In this biography of French modern artist Louise Bourgeois (1911-2010), Amy Novesky showcases the childhood roots of inspiration of this extraordinary sculptor, nicknamed “Spiderwoman,” and best known for her large-scale spider sculptures. The original, 30-foot-high spider sculpture, Maman(“Mommy”) made of bronze, stainless steel, and marble, is one of her most famous pieces. Growing up, Louise’s family restored historic tapestries for a living and it is from memories of her time spent as an apprentice working alongside her nurturing mother (a master weaver) that her choice in sculpture subjects becomes clear. In an interview, Louise said, “I came from a family of repairers. The spider is a repairer. If you bash into the web of a spider, she doesn’t get mad. She weaves and repairs it.” This lyrical text is a “story tapestry” of words woven together with beautiful mixed-media collages by Isabelle Arsenault, which highlight spider web designs, textile patterns, and everything Louise loved most as a child…a cloth lullaby.


Author and illustrator Bethany Barton weaves cartoon illustrations with information about spiders and the emotions of an (unseen) arachnophobe in a way that is playful, imaginative, and fun. This informational picture book is cleverly told in the first person, which heightens a reader’s engagement (regardless of their opinion of spiders); even more so when readers are asked to squash or, perhaps, pet, the spiders with the turning of each page. Along the journey toward “trying to love spiders,” the reader learns a host of intriguing facts, some a bit gross—like the way spiders liquefy their prey, and some quite impressive—like how spiders can eat seventy-five pounds of bugs that are harmful to humans in a single year. With the narrator’s hand hovering in preparation to squash a spider, the more she learns about these fascinating creatures, the less likely it is that the spider will become a black splotch on the page. This book is the perfect blend of factual and hilarious!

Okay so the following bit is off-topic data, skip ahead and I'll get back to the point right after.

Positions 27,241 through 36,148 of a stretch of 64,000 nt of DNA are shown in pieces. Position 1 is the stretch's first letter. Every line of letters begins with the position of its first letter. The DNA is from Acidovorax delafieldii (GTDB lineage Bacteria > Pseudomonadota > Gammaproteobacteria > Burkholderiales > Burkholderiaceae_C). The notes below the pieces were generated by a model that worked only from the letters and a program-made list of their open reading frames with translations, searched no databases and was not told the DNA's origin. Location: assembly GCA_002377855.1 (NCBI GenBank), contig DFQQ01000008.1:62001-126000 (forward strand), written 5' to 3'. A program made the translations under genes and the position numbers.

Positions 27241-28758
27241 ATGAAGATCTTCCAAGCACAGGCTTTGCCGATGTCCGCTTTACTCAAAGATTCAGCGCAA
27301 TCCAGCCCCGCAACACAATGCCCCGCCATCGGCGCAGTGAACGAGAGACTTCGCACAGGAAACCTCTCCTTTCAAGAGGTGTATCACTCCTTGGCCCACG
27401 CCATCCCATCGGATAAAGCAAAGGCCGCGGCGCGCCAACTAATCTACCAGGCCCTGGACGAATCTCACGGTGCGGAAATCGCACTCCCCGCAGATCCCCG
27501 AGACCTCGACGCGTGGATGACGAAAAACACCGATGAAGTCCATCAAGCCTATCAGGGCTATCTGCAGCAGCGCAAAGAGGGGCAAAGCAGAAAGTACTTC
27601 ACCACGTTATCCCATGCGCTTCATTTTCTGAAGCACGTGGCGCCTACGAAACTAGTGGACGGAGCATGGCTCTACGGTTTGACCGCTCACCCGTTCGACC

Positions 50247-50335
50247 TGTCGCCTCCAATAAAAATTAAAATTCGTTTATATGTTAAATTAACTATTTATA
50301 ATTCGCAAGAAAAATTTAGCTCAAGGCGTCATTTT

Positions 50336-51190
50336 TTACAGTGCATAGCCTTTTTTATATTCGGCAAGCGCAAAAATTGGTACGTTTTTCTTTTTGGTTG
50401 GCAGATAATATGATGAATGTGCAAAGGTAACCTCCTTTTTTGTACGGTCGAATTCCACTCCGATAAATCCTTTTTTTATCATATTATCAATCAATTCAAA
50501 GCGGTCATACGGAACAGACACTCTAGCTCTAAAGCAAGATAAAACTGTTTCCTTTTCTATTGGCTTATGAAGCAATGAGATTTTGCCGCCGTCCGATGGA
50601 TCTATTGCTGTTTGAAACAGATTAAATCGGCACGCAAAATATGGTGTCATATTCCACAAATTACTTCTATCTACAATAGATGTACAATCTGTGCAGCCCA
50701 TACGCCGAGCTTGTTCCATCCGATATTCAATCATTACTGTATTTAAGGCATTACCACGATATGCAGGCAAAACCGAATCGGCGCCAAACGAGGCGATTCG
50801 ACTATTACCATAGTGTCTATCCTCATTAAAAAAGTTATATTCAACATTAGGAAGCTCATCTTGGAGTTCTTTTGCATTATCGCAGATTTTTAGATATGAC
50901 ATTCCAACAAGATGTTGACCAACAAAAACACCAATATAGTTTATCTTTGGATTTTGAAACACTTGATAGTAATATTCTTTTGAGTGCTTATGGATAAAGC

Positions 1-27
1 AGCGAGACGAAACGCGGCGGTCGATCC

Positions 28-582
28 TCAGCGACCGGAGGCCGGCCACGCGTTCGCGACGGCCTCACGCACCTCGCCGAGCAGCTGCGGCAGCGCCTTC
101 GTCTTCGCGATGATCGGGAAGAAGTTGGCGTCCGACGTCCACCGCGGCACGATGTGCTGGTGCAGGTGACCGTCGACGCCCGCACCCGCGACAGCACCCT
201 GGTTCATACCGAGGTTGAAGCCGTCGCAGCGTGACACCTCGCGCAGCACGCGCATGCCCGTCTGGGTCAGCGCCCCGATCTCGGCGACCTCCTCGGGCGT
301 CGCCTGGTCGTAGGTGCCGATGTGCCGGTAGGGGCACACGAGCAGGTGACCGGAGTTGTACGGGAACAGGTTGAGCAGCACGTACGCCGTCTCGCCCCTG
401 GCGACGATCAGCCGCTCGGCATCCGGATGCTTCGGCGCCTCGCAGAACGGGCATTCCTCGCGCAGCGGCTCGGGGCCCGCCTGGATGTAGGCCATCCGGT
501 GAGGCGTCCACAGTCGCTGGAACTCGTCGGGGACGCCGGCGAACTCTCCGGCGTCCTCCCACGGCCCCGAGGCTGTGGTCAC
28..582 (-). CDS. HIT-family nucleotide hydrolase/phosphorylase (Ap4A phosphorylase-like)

Science Exploration and Writing

Learn more about one of the following remarkable (although perhaps a tad scary) insects, amphibians, reptiles, birds, or mammals by doing a little research. Ask your parent to take you to the public library to get a book (or two or three) on your topic of choice and learn all you can. Using Barton’s book as a mentor text, write a non-fiction book about the unique characteristics (creepy, gross, and really cool aspects make for best writing and reading) from your point of view. You may even want to draw a hand, net, or some other catching/squashing device hovering over the words and illustrations on the pages as you try to convince yourself (and your readers) that you are “trying to love” that creature. Report out on what you learned by sharing your finished book.

  1. Stink Bug
  2. Giant Centipede
  3. Long-Nosed Horned Frog
  4. Red Spotted Newt
  5. Spider-Man Lizard
  6. Gila Monster
  7. Komodo Dragon
  8. King Vulture
  9. Cyclops Shark
  10. Star-Nosed Mole

Artful Expression

Louise Bourgeois began her career working in textiles when she was only 12 years old as her mother’s apprentice, repairing worn tapestries. Her mother explained that the different textures and colors of wool were woven together in each tapestry to tell a story. From that point forward, Louise used cloth as a powerful medium to create incredible pieces of art…well into her nineties! She designed and crafted cloth books, cloth drawings, cloth sculptures, and even cloth spiders. Try your hand at following in her footsteps. Ask permission to cut up old clothing items and select pieces to sew together or glue to a piece of tag board to create a tapestry that tells a story. If cloth is not available, cut designs out of different colors of construction paper or wrapping paper to fashion a special tapestry to share with family and friends.